No blog post last week as we had company, and this week's is going to be a little different too! I could write a review of the Italian restaurant I went to on Friday - Bellini. The lasagne was as good as you're going to get in Dundee, and this was the panna cotta:
Of course, it's also possible it was more to do with the 90's vibe that's been following me around this week after getting involved with a Facebook post that posed the question 'what's the best album of the 90's', which should have come with the subtitle 'how to lose an entire Saturday evening reminiscing about he music of your youth'. The 90's took me from 14 to 24, so included a fair chunk of school as well as my uni years, saw me in nightclubs infrequently but more than any other decade, and covers the vast majority of my cd collection. As such, it would be impossible to pick just one album to represent the decade, but I was pleasantly surprised to see some people liked my suggestion of Slight Return by the Bluetones! Anyway, I've whiled away some time today compiling a list, not of the 'best' albums of the nineties necessarily , but 20 that featured heavily in my version of the nineties - enjoy!
At the start of the 90's most of my music collection consisted of albums I'd borrowed from the library and taped, using my faithful 'ghetto blaster', so my taste in music was influenced by whoever bought in music for Gateshead libraries! Hence I'm including:
1. 3 years, 5 months and 2 days in the life of...Arrested Development. I have a very specific memory of listening to this in the car on the way to record my part for a cassette of traditional North East folk music all played by young people - an odd experience, made all the stranger by the fact that the recording studio was in the same place where they filmed a famous scene from Byker Grove: "Duncan man, I'm blind!" There's a test of your age....
2. Levelling the Land, The Levellers. I moved in folky circles in the early 90's and everyone had this - I can smell the incense and see the tie dye just thinking about this album, but it has some great tracks if you can cope with the didgeridoo interludes!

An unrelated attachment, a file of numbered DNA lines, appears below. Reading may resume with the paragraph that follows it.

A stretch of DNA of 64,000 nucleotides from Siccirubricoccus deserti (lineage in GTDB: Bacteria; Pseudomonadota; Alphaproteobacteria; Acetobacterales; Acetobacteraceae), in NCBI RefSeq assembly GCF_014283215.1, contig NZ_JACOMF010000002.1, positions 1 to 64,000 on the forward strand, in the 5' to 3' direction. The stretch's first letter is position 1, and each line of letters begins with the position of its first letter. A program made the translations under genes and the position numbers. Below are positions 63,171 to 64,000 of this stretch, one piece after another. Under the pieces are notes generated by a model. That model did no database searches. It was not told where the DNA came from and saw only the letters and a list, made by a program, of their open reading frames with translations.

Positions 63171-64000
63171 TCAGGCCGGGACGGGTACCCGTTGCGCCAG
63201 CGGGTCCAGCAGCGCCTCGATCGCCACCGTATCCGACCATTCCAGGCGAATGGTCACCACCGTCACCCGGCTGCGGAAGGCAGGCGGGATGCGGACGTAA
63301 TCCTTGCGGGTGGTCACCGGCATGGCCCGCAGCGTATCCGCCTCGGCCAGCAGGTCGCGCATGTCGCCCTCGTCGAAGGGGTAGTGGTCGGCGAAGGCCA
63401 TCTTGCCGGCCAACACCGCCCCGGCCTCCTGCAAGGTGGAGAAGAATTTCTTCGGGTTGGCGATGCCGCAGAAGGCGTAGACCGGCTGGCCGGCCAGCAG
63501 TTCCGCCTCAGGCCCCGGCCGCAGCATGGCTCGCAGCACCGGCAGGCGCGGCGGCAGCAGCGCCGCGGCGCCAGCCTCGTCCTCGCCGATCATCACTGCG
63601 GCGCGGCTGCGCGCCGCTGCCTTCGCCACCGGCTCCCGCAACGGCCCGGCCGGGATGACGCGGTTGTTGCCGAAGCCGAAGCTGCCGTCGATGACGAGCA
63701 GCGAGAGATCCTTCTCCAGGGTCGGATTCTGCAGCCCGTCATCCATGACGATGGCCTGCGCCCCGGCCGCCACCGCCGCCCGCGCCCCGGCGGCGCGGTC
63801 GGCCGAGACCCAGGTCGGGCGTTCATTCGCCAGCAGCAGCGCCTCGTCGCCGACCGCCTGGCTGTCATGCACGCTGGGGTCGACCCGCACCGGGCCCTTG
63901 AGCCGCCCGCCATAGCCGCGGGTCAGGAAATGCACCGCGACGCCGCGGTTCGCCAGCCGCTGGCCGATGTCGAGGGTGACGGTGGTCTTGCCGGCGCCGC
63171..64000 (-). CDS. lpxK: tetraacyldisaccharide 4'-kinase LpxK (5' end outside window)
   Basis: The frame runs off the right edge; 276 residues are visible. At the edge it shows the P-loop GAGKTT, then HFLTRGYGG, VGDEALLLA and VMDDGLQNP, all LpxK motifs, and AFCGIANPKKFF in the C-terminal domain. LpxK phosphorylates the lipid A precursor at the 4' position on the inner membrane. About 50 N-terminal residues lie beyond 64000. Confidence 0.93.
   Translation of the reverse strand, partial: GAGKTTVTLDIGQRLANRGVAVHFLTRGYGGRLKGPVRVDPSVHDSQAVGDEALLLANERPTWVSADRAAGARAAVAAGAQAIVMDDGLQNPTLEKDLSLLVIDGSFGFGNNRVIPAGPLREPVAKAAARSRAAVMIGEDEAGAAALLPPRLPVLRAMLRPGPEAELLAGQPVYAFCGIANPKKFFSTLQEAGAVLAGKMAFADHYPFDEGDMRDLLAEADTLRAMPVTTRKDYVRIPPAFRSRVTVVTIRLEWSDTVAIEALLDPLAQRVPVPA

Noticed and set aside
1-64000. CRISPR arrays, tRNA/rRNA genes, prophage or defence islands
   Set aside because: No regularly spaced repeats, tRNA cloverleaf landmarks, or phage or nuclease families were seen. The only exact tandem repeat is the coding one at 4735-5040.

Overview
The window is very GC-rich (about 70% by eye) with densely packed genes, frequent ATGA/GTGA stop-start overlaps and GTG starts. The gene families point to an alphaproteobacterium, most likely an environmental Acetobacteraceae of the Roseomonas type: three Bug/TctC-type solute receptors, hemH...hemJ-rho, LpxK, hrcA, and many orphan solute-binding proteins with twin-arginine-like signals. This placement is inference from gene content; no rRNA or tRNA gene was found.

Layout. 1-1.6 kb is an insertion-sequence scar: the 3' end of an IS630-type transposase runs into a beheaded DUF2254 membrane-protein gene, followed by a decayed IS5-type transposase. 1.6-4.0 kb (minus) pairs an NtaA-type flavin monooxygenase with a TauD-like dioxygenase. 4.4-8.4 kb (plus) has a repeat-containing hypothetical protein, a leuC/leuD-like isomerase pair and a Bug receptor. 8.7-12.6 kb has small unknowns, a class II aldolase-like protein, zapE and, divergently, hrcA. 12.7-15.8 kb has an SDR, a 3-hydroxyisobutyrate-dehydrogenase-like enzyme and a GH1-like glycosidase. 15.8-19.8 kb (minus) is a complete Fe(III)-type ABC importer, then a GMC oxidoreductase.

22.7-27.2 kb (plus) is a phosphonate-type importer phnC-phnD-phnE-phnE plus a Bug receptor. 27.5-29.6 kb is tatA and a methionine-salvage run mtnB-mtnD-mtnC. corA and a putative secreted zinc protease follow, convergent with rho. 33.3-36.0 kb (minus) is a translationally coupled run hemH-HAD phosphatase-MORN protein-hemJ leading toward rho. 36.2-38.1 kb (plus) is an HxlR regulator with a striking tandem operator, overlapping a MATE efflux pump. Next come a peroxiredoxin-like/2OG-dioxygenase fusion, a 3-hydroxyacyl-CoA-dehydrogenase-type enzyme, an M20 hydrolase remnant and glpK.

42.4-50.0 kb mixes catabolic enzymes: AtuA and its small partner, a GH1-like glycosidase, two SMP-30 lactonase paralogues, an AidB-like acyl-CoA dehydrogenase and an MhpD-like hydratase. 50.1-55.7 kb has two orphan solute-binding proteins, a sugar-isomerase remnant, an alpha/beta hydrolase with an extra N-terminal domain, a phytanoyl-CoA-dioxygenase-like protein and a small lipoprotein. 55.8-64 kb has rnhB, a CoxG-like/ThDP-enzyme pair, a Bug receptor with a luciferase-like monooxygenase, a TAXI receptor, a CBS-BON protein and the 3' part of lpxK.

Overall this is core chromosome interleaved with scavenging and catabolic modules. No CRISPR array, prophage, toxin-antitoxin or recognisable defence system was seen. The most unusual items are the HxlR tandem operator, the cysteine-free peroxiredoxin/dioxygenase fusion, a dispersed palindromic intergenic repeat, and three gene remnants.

3. Everyone Else is doing it, so why can't we, The Cranberries. Their debut album and the first cd I owned, after winning a competition in the local free paper - the prize was 3 cd's from Windows music shop in Newcastle. I had to wait till Christmas to get a CD player to play them on....
4. Woodface, Crowded House, another one from the library. Four seasons in one day, and weather with you probably got overplayed at the time but there are some great witty lyrics on the album, and the harmonies are fantastic.
5. Automatic for the People, R.E.M. This was tricky picking which of their albums to include but this one takes me back to 6th form and endless debates about what Michael Stipe was actually singing on Man on the Moon. 25 years after the album came out and I'm still not sure!
6. Electric Landlady, Kirsty Maccoll, and not just for the cheeky title! She suffered crippling stage fright and didn't perform live for a long time, so I feel incredibly lucky to have seen her play the Heineken Festival in Leeds in 1995, along with the Pogues, and yes she did join them for a rendition of Fairytale of New York, even though it was the middle of summer.
7. Different Class, Pulp, who headlined the above festival. I always preferred Jarvis Cocker's slightly sleazy kitchen sink dramas to Oasis's swagger, and Blur's cheeky mockney act, but all three bands take me back to the ground floor of my favourite Edinburgh nightclub of yore, the Mission. Which leads me neatly on to
8. Dookie, by Green Day. I'm not a fan of their later stuff, and the idea of a Green Day musical makes me cringe, but Basketcase on the dance floor of a sweaty rock club in 1995 was just perfect. To be replaced a year later by